the harmless Stop command, on the same key, needs two key
presses. Designing the New like this suggests that not enough
thought has been given to human behaviour.
Other aspects of the keyboard show more
care in their design. The Then and Goto are on the same key,
as these are often accessed one after the other; the same
goes for For and To. There is a single apostrophe - a wise
lesson learned from Atom and BBC Basic - to move the Print
statement down a line, so
' ' "HI"
will skip two lines before printing the
The List command takes some getting used to. Pressing List
will give you a page of program, then the message
will appear in the bottom left-hand corner.
Pressing any key except "n" allows the listing scroll
to continue, page by page. The current-line cursor, an inverse
> symbol on the ZX-81, has been replaced by the same symbol
displayed in normal mode. It is not particularly easy to see,
and you can spend a lot of time running your eyes up and down
the column after the line numbers to find it. Using List n
to find a line you have requested is almost comically difficult.
The Beep command is simple to use, and the volume from the
internal speaker is adequate. The sound output can be tapped
from both the Mic and Ear sockets at the back, to drive an
earpiece or to feed into an amplifier. The word Beep is followed
by two parameters. The first is the duration of the tone in
seconds - fractions of a second, such as .05 or 17/36, are
also accepted - followed by a comma, followed by the frequency.
Middle-C is a 0, so
will play middle-C for one second. Higher
numbers produce higher notes, with negative numbers for notes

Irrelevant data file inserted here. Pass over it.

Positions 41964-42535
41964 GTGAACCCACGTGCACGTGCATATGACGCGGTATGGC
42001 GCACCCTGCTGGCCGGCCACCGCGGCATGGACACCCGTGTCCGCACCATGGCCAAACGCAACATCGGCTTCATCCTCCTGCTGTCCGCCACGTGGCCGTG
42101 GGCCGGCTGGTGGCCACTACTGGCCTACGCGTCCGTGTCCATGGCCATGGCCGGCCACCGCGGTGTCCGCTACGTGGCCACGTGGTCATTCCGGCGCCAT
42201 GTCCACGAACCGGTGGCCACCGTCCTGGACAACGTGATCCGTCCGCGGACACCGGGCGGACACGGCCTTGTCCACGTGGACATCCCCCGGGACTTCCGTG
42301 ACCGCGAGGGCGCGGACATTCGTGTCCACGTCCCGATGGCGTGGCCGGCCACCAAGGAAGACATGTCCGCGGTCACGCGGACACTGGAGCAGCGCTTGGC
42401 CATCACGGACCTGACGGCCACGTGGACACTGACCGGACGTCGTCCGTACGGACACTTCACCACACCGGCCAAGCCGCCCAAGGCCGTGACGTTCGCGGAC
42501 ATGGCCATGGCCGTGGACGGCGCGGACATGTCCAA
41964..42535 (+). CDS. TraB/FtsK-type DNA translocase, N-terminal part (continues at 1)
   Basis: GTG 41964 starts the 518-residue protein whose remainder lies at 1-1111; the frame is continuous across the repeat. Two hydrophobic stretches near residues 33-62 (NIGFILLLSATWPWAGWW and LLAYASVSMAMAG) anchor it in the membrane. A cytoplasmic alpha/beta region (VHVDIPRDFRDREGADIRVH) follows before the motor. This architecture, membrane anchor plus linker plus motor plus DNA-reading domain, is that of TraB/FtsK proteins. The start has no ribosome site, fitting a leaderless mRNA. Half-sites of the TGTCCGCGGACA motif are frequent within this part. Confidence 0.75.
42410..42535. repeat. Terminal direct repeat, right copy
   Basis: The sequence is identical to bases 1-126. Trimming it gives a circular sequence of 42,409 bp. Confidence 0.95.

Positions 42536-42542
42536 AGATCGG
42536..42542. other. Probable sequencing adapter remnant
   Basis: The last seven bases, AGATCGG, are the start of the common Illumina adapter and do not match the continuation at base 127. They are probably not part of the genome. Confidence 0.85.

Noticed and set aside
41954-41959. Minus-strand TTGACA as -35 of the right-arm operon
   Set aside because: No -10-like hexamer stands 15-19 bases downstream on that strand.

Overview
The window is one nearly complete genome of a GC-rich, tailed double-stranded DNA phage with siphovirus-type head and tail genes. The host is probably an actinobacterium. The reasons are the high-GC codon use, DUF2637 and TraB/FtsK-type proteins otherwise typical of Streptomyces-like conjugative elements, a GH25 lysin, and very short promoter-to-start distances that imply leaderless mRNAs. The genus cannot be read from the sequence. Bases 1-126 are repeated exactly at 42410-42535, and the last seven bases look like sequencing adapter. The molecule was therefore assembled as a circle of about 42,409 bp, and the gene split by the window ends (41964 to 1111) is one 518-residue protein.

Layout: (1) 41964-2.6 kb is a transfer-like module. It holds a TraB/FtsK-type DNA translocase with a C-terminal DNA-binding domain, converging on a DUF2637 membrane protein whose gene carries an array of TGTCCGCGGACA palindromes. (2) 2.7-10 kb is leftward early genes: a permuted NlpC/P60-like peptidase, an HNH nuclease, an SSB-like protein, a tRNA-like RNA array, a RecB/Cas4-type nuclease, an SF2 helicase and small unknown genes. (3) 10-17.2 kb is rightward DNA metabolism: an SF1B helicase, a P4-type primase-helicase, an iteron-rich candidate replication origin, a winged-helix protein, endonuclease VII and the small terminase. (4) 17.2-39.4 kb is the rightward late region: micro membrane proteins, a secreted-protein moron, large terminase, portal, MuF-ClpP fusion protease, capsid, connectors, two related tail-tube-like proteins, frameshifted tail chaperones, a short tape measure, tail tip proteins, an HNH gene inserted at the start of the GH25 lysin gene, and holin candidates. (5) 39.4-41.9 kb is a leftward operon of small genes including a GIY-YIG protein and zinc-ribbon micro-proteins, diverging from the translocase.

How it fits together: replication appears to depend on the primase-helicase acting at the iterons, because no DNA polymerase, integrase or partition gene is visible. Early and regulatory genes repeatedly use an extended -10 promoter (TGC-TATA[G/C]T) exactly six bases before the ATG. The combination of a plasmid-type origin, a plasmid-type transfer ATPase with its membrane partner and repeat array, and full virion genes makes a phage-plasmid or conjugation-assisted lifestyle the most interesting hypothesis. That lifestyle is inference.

below middle C. There is a range of around 130 semitones,
and fractions of a tone are accepted.
The graphics are a development from those of the ZX-81. All
the standard ZX symbols are there, made from quarters of a
character square, with black and grey, along with their inverses.
The new Draw command draws a remarkably fine line from the
co-ordinates of the Plot command and can therefore be used
as a substitute for Move. The Draw command can also be used
to draw parts of circles by adding a third parameter, the
angle to be turned through. The Circle command - naturally
enough, it draws a circle - needs three parameters: the x
and y co-ordinates of the centre, and the radius. The circles
drawn appear very close to true circles, especially if a fairly
large radius is used.
The lower-case letters, formed on an eight-by-eight
character grid, are fairly good, although the descenders only
go down one pixel.
You can define up to 21 of your own characters, using a remarkable
function called Bin - for binary - which allows character
shapes to be Poked into position. The new character can be
assigned to any key. Chr$8, is a back-space which does not
erase the character, and you either overprint, using the command
Over, or underline. Far more sophisticated than on the ZX-81,
the Spectrum graphics will prove a boon for improving screen
and printer output, although they will also be more difficult
It is good that Sinclair has decided not
to kill the ZX-81 as it is still the ideal first computer.
Those who know how to program a ZX-81 will find they can gain
reasonable facility with the Spectrum within a couple of hours.
After countless hours staring at the black, greys and whites
of the dumb ZX-81, the brilliant colours and the Beeps from
the Spectrum will ensure that even your dullest programs at
least look interesting.
powerful colour and sound commands, the ZX Spectrum is a
remarkable computer, exceeding the BBC Model A in specification.
use of a Basic very similar to that of the ZX-81 provides
a ready-made source for software, though ZX-81 tapes cannot
be loaded into the Spectrum.
can be saved and loaded without the problems which plague
the ZX-81. Built-in memory means that sudden program loss
should no longer be a problem, but ill- considered keyboard
design means that programs could still be lost by inadvertently
moving-key keyboard is an improvement on the touch-sensitive
one-touch entry system, retained from the ZX-81, is not
suitable for the Spectrum and leads to complicated multi-shift
operations when keying some functions. It should have been
minor faults, the Spectrum is way ahead of its competitors.
There is certain to be a rush for orders.